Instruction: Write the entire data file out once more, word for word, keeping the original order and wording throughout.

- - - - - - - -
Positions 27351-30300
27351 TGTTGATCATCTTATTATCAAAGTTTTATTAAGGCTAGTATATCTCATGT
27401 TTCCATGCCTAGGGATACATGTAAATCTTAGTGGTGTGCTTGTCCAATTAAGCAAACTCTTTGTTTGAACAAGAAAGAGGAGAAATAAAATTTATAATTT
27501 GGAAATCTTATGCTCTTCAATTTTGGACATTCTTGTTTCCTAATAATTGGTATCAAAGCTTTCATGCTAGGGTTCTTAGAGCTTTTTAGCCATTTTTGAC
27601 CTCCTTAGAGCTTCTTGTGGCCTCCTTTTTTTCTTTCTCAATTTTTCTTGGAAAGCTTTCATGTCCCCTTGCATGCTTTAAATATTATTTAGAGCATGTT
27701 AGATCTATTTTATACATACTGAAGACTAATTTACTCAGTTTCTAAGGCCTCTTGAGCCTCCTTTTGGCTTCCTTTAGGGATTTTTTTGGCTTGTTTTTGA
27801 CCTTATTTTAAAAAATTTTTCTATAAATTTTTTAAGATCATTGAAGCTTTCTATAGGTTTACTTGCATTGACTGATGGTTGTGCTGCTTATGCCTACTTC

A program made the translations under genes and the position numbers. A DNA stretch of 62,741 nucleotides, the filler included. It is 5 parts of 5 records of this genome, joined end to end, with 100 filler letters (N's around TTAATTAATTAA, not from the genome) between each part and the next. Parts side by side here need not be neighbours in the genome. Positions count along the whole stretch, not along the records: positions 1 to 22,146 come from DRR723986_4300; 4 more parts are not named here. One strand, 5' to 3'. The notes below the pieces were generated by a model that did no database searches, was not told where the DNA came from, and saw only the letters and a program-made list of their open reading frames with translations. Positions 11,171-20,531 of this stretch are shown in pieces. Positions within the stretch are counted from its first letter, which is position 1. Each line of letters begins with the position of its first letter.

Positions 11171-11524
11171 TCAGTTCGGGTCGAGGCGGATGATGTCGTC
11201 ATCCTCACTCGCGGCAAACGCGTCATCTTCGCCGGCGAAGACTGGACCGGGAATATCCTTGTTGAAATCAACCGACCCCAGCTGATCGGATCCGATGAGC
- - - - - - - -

Positions 27351-30300
27351 TGTTGATCATCTTATTATCAAAGTTTTATTAAGGCTAGTATATCTCATGT
27401 TTCCATGCCTAGGGATACATGTAAATCTTAGTGGTGTGCTTGTCCAATTAAGCAAACTCTTTGTTTGAACAAGAAAGAGGAGAAATAAAATTTATAATTT
27501 GGAAATCTTATGCTCTTCAATTTTGGACATTCTTGTTTCCTAATAATTGGTATCAAAGCTTTCATGCTAGGGTTCTTAGAGCTTTTTAGCCATTTTTGAC
27601 CTCCTTAGAGCTTCTTGTGGCCTCCTTTTTTTCTTTCTCAATTTTTCTTGGAAAGCTTTCATGTCCCCTTGCATGCTTTAAATATTATTTAGAGCATGTT
27701 AGATCTATTTTATACATACTGAAGACTAATTTACTCAGTTTCTAAGGCCTCTTGAGCCTCCTTTTGGCTTCCTTTAGGGATTTTTTTGGCTTGTTTTTGA
27801 CCTTATTTTAAAAAATTTTTCTATAAATTTTTTAAGATCATTGAAGCTTTCTATAGGTTTACTTGCATTGACTGATGGTTGTGCTGCTTATGCCTACTTC

A program made the translations under genes and the position numbers. A DNA stretch of 62,741 nucleotides, the filler included. It is 5 parts of 5 records of this genome, joined end to end, with 100 filler letters (N's around TTAATTAATTAA, not from the genome) between each part and the next. Parts side by side here need not be neighbours in the genome. Positions count along the whole stretch, not along the records: positions 1 to 22,146 come from DRR723986_4300; 4 more parts are not named here. One strand, 5' to 3'. The notes below the pieces were generated by a model that did no database searches, was not told where the DNA came from, and saw only the letters and a program-made list of their open reading frames with translations. Positions 11,171-20,531 of this stretch are shown in pieces. Positions within the stretch are counted from its first letter, which is position 1. Each line of letters begins with the position of its first letter.

Positions 11171-11524
11171 TCAGTTCGGGTCGAGGCGGATGATGTCGTC
11201 ATCCTCACTCGCGGCAAACGCGTCATCTTCGCCGGCGAAGACTGGACCGGGAATATCCTTGTTGAAATCAACCGACCCCAGCTGATCGGATCCGATGAGC